(Note: This posting is consolidated from two earlier posts.)

Creativity—Always a Means, Never an End

A quick Google search for “steps of creativity” turned up a plethora of Web articles. Here’s a sampling:

Article-1-wordle-vertJust from the sound of these titles—without having read the articles—it would seem we could venture a couple of assumptions about creativity:

  1. There seems dearth of creativity “out there,” a creative famine! and the writers of these articles want to help with that pressing problem.
  2. That the missing creativity trait can be generated magically by merely following the 3, 5, 6, 7, or 10 steps provided.

Does anyone see anything wrong with this picture?

Creativity, such as found in Walt Disney, Steve Jobs, Frank Lloyd Wright, Tom Hanks, the Beatles, Ansel Adams, or J.R.R. Tolkien is highly regarded and in great demand. But, is there an international “creativity drought”? Are we in desperate need of new sources of creativity because our usual sources have dried up? I think, rather, it is all around us, though it may be underappreciated. We’re just not seeing it.

Most of the books I’ve read and seminars I’ve attended on the subject of “creativity” follow one of the sequences above, or ones very much like them. In attending one of these seminars, or in the reading of these books, though there have been some things of value, I have never failed to feel that there was something missing.

It took me a while to figure out what it was. Then it dawned on me: genuine creativity is always a means, never an end. To train or write about creativity in the abstract, without application to a specific something, can be a hollow, frustrating exercise. When I read a promotion stating, “You too can learn to be creative!” I can hardly keep from adding, “At…what, exactly?”

Creativity rarely occurs in a vacuum. It is always applied to something. Disney’s creativity was in animation and theme parks, Jobs’ in consumer systems, Wright’s in architecture, Hanks’ in movies, etc. Flexing your “creativity muscles” may not be a bad thing by itself, but imagine the increased power of that skill when coupled with purpose!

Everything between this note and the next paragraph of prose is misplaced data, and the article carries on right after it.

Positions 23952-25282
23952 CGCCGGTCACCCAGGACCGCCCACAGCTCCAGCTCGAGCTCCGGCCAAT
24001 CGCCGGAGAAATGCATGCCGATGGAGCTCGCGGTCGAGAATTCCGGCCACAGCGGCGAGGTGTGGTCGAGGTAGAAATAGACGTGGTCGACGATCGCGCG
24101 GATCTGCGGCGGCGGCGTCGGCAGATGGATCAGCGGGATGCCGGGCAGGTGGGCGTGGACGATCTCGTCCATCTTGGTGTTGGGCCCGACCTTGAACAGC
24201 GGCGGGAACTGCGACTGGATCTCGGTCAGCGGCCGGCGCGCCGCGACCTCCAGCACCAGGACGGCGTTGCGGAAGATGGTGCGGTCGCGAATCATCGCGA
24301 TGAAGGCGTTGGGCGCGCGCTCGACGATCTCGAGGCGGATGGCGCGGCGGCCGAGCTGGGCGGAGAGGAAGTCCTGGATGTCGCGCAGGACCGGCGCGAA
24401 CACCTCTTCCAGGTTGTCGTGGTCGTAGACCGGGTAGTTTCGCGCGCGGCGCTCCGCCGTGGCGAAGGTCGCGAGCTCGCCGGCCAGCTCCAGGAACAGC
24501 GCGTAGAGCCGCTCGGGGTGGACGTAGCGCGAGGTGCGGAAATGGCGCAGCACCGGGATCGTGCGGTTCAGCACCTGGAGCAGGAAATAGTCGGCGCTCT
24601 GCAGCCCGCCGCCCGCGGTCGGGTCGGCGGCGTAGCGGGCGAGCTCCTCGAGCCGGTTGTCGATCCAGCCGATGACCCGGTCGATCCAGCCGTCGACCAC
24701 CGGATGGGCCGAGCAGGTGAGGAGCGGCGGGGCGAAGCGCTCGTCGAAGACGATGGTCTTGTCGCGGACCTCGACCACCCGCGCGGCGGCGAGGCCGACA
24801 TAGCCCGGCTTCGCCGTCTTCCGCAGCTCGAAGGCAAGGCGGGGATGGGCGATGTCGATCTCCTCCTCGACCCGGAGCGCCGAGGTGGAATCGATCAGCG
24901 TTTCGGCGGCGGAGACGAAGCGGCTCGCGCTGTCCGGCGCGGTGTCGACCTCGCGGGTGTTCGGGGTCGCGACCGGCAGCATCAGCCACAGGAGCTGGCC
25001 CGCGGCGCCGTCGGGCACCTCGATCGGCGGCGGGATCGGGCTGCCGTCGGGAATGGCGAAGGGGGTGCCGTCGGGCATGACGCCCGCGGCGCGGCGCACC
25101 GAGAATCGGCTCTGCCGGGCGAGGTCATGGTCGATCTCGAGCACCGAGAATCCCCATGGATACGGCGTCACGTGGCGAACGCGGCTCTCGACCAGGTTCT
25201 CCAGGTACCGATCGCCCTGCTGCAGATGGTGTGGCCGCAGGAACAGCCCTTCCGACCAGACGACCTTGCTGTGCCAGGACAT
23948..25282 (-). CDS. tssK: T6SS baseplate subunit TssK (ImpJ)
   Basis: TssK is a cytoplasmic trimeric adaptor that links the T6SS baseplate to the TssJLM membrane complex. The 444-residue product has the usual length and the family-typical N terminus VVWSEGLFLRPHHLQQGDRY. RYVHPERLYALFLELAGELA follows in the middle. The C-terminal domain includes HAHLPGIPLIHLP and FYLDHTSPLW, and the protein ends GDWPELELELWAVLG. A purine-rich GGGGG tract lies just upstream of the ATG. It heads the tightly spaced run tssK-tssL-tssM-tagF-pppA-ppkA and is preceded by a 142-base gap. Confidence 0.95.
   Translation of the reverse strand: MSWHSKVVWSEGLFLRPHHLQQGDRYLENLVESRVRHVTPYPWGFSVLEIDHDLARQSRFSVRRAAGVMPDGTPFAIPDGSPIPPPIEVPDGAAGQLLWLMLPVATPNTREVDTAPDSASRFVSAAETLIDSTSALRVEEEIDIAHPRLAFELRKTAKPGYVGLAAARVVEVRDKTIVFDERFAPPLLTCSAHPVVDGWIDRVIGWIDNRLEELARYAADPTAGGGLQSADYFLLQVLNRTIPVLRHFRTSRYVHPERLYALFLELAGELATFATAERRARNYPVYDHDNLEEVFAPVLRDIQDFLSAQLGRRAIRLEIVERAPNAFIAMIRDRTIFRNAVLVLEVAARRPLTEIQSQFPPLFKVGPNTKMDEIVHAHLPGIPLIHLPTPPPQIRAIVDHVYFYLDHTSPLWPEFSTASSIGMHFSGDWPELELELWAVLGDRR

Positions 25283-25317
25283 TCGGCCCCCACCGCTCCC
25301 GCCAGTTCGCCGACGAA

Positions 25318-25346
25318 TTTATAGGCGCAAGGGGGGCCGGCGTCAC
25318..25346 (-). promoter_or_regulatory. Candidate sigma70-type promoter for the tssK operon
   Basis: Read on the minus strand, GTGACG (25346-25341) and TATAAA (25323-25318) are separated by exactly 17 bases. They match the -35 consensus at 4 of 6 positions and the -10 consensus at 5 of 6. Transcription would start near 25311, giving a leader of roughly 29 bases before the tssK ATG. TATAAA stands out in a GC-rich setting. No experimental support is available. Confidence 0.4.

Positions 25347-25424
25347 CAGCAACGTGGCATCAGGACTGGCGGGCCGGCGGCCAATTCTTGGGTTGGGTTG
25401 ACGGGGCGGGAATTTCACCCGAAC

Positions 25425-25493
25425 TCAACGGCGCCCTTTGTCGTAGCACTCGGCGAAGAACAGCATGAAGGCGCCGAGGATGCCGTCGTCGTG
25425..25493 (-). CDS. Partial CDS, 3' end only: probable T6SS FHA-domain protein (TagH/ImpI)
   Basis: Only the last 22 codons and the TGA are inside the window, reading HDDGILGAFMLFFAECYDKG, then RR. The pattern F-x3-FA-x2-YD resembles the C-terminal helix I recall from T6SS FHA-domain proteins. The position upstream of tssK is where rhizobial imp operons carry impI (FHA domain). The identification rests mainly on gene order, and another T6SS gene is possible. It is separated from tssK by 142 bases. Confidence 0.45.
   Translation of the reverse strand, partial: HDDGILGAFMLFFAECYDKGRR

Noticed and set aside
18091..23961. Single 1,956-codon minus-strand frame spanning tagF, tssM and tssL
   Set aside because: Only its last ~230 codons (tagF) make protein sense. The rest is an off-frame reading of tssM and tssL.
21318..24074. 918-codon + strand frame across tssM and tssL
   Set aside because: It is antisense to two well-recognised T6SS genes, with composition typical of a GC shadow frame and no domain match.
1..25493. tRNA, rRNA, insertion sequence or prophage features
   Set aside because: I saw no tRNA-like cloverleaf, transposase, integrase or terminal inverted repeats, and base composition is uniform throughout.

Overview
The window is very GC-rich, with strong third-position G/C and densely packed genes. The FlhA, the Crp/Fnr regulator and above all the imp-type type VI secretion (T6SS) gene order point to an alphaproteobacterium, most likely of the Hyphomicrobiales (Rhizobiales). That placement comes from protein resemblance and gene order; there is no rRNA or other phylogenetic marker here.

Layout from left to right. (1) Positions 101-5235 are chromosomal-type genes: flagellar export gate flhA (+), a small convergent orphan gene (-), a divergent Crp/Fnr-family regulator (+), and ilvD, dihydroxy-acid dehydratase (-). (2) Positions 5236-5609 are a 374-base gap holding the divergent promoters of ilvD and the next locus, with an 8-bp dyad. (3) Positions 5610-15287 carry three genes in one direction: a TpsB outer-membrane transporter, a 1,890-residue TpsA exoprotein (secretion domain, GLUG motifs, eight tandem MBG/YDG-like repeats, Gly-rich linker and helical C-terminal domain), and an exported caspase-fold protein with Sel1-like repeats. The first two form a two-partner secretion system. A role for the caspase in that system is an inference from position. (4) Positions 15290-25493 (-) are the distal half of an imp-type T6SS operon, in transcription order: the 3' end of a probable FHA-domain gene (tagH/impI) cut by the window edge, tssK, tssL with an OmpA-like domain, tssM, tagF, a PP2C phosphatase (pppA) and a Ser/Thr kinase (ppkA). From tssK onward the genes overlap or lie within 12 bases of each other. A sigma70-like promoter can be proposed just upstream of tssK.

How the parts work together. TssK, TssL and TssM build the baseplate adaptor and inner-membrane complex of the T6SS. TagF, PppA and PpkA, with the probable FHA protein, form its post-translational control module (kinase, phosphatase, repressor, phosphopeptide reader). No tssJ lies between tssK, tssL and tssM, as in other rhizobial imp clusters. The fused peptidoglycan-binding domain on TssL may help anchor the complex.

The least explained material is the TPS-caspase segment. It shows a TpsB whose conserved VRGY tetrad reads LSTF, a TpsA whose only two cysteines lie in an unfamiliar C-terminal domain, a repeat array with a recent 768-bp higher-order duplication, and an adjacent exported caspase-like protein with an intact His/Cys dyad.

(And by the way, at least one form of applied creativity is called design.)

Creativity’s Greatest Hurdle: Fear

If there were a dearth of creativity in the world, how would we best conquer it? What keeps creativity from happening?

Contrary to the wisdom of the Web, it is not usually because we don’t know the steps necessary to bring it off. I believe most people are naturally creative, if they let themselves be. Rather, creativity is thwarted because it has been frozen by fear.

The Scream by Edvard Munch

Fear keeps us from creating
(“The Scream,” 1893, by Edvard Munch)

Fear is the great stumbling block of creativity.

Here are three kinds of fear that frustrate creativity, though I’m sure there are more.

The first is catagelophobia: fear of being ridiculed (literally, of being laughed at). If it rises to the order of a serious condition, it might be what psychologists refer to as “social anxiety disorder.”

Another fear is atychiphobia: the fear of being wrong. This is probably related to the paralyzing malady more commonly known as perfectionism.

Finally, probably related to of all obstacles to creativity—and usually co-morbid with them—is the fear of starting, better known as procrastination.

All of these fears seem to point to an over-concern with self—a fear of others’ opinions, a fear of being wrong, or a desire to do what one wants rather than what is needed.

For example, if its source is extrinsic, an over-abundance of so-called “confidence” could actually be a detriment to creativity. When that is the case, contrary to appearances, it is arrogance or vanity, which may be overcompensation for a lack of confidence rather than evidence of an abundance of it. Unhealthy pride and vanity are afflictions of the weak and the wary, not the willing.

Procrastination is often manifest as “waiting for the right (time, mood, conditions, etc.)” However, as often as not, if we’re honest with ourselves, those conditions, never arrive. Instead, we end up postponing the action until it becomes either a crisis or becomes irrelevant. In a crisis, actions are driven by panic and adrenalin—often rushed, with the attendant hazards. Or, if the action is no longer relevant, it either never was, or else we ourselves are in danger of becoming irrelevant.

Self-assurance, the sense that the self has intrinsic value, is the nursemaid to creativity. Self-assurance plows the ground in preparation for creative thought; courage prepares us to follow-through with action. Creativity demands both. Walt Disney knew this:

Somehow I can’t believe that there are any heights that can’t be scaled by a man who knows the secrets of making dreams come true. This special secret, it seems to me, can be summarized in four Cs. They are curiosity, confidence, courage, and constancy, and the greatest of all is confidence. When you believe in a thing, believe in it all the way, implicitly and unquestionable.
~Walt Disney, emphasis added

So the cure is not to find the right “situation,” where threats and impediments are non-existent. Rather, it is to find a way to crawl out of selfish concerns, so that our curiosity, confidence, courage, and constancy can cause our creativity to flourish.

© Copyright 2014 by S. Todd Stubbs. All rights reserved.


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